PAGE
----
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If Christianity Really is True, Then Why...?

A few years ago I held Papa School for nine older grandchildren (ages 15-24) and four of their girlfriends/boyfriends. The idea was to take eight weeks to discuss some of the most challenging questions many young people have about the mysteries of the Christian faith.


I wrote a curriculum for them to read each week and some questions for them to consider and then we had a conversation over pizza at our home. The topics they read addressed a few of the important, honest, and thoughtful questions many Nones, or Dones have about God, The Bible, and if Christianity is really true, then why...? and you can finish that question a hundred different ways. I was not out to prove that God exists or the Bible is true. However, I did hope by the time we finished they'd have a greater confidence and respect for both.


By the way, Nones are generally younger people who when asked on surveys what their religious affiliation is, check the None box. They are secular. Their values are not tied to religious dogma. Dones are people who were raised in the church and may still consider themselves Christians, but are done with organized religion and church. This group has been called de-churched. But for the purpose of these blogs and the draft of a book I'm working on, my shorthand for all these groups will be Unreligious people.


But this blog series is also for you, the "I've been a Christian all my life," type Christian. If you're like most, you know what you believe, but don't always know why, or how to explain it to others. So instead you've tried getting family & friends to attend church and have them sent out books, or podcasts. Plan B. My hope is that these blogs and maybe a future book are Plan A.


This is your opportunity to personally engage. In each of these chapters, you'll learn the "back story" of how and why Christians believe what they do. And you'll discover serious followers of Jesus who believe things you may not. You may not buy every argument, so you are going to be stretched yourself. Before you finish this blog series, I hope you'll say to yourself a dozen times, "I never thought about it that way before." For Unreligious people a teachable, humble Christian is an attractive, but rare thing.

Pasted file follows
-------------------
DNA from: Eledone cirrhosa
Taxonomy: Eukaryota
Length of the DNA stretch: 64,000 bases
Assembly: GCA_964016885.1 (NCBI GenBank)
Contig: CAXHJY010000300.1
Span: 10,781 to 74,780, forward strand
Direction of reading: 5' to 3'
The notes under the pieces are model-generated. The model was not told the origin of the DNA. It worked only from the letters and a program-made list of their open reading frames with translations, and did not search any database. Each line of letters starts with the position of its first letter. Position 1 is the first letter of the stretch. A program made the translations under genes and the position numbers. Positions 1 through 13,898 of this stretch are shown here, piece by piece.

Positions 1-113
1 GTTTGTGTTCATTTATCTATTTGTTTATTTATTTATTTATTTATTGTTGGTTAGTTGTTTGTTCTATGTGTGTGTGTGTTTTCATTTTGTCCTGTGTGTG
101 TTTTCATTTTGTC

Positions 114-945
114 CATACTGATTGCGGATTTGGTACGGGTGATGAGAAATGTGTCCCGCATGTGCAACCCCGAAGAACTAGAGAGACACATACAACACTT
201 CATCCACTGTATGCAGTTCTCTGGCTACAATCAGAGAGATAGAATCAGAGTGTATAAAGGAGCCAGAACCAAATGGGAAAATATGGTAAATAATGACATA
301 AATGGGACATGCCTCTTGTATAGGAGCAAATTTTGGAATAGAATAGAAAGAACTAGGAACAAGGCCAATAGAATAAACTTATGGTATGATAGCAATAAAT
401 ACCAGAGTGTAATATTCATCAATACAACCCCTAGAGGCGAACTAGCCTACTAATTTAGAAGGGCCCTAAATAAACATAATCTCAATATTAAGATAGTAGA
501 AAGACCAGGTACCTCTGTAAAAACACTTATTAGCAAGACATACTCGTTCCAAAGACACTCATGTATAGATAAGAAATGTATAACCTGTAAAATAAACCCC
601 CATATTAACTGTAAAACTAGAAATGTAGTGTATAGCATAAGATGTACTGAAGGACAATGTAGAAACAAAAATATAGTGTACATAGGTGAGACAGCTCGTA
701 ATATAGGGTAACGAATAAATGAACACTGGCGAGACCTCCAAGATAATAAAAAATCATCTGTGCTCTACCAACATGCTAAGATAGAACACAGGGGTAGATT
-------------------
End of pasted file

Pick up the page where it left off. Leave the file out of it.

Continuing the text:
If you're a conservative Christian, you likely belong to a denomination, listen to, or watch only, religious media, or news with a particular slant, so any idea that feels different than what you've been taught is very likely to be met with suspicion as liberal, dangerous, or just plain wrong. You will have to work hard to resist those impulses and be teachable.


Some ideas and traditions, which we've grown up thinking were biblical, may not be at all, or are more narrow than the Bible allows. As a result we've come to believe some of these Christian Urban Legends because those before us believed them and now a new generation of younger Christians are calling us out on them and it feels like they're rejecting faith. They may not be.


In my experience, few people have outright rejected Jesus' teachings or everything in the Bible. What many are rejecting is Christianity, the religion, the organized church, or our narrow interpretation of Biblical Christianity. They simply question things we never did. I hope you'll find in these blogs new words and word pictures to tell the "old, old story." Truth never changes but how we express it and teach it, will and should.


So, next week we'll start a three week series exploring this question, "Just what makes you so sure the Bible is true?". As you read each week, pray about meeting after the three weeks, with someone you care about who you'd like to discuss these ideas with. Be the "thought leader" in your family, maybe with a grandchild, or nephew who is indifferent to God. Even if you disagree with me, tell them why and what you believe.


One last idea; they may say some pretty off the wall stuff about what they believe about God, the Bible, the church and evangelicals. Don't take the bait! The people I know who are successful at meeting with younger Christians have learned to "take a punch." Admit that well-meaning Christians have made many mistakes. Yes, there are lots of hypocrites in the Church and you and I are one of them. Listen to their concerns and questions and be honest about the questions you had yourself at one time in your life, or still have about faith. Be teachable. Roll your eyes and you are done! This is a journey of learning together.

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